Graphene is the one-atom-thick carbon material that is incredibly strong, stretches a lot without suffering damage and conducts electricity and heat extraordinarily well. These traits have scientists all around the globe playing with it – in the serious way scientists play with stuff – for a range of possible cleantech applications, including photovoltaics.
But the MIT team isn’t focused on the electrical conductivity of graphene; their work is more basic: After doing computer simulations, the researchers believe graphene could be perfect for essentially filtering salt ions out of seawater while letting water molecules run through, producing potable water.
As it stands, desalination plants often use reverse osmosis to produce potable water, and they’ve gotten better at it over the years. But the membranes in use still require high pressure to overcome the natural osmotic pressure of seawater while also blocking salts, and this eats up a lot of energy.
Graphene might be different because it could be possible to create tiny pores – 1 nanonmeter, or a billionth of a meter, wide – that would block the salt ions but would hardly slow down the water molecules. “There’s a sweet spot, but it’s very small,” says MIT’s Jeffrey Grossman, who is the senior author of a paper describing the new process in the journal Nano Letters. At 0.7 nanometers, Grossman said, the system falters, completely blocking the water.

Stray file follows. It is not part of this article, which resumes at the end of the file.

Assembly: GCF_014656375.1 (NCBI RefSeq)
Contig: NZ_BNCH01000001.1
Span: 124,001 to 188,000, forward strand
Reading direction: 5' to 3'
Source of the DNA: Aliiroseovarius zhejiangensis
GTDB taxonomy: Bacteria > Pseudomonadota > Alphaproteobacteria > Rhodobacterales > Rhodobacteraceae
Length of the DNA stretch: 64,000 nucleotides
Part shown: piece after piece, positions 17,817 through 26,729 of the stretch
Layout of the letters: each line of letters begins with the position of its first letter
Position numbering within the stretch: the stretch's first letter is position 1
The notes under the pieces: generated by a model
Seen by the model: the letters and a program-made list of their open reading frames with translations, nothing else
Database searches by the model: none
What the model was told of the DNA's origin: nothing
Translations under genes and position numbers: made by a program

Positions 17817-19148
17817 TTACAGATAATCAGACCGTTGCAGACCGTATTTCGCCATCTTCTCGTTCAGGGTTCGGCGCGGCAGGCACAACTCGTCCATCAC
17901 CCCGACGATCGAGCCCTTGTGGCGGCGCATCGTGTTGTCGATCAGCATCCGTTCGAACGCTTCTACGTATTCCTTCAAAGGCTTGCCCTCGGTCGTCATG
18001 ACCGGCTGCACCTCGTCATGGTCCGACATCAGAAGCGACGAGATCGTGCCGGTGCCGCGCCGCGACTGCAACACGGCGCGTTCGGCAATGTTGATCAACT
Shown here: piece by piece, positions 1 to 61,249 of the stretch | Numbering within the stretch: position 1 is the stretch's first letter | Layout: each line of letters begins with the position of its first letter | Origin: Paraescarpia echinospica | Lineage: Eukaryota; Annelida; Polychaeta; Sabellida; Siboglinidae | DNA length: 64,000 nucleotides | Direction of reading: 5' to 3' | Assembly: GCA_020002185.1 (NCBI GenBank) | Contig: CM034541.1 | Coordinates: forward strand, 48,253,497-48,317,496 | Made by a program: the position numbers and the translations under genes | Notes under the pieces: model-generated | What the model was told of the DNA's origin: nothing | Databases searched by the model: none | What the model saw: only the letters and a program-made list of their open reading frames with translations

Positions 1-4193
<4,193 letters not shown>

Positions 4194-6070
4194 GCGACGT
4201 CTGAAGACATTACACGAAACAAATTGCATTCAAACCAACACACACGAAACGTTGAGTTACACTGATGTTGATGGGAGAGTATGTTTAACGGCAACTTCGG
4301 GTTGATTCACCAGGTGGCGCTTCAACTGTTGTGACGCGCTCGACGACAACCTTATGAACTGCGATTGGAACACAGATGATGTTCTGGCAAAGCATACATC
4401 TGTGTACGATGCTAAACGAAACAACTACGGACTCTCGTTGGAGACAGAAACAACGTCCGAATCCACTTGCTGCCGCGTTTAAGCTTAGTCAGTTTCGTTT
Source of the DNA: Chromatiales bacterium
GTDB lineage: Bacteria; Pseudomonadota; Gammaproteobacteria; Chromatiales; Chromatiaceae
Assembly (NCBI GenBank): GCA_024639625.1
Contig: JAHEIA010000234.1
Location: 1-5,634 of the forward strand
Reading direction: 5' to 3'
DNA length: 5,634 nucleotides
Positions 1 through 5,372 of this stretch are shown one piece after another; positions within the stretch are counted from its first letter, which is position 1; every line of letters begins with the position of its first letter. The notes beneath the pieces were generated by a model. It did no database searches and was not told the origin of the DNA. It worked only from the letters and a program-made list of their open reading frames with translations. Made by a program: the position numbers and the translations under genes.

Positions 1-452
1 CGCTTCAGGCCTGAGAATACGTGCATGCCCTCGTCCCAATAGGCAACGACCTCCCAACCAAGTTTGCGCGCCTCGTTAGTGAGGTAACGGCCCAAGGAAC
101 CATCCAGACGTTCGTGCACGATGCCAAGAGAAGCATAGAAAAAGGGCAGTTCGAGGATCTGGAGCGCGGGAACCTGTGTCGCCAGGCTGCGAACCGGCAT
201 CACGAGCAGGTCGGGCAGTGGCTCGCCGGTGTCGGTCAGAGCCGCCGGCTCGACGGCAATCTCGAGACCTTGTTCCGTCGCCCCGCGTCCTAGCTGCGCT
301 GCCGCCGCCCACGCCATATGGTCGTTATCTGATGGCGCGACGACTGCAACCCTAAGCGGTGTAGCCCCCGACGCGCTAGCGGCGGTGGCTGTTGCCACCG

Graduate student David Cohen-Tanugi, lead author of the paper, said the new graphene-based system works “hundreds of times faster than current techniques, with the same pressure,” because of the tremendous strength of graphene.
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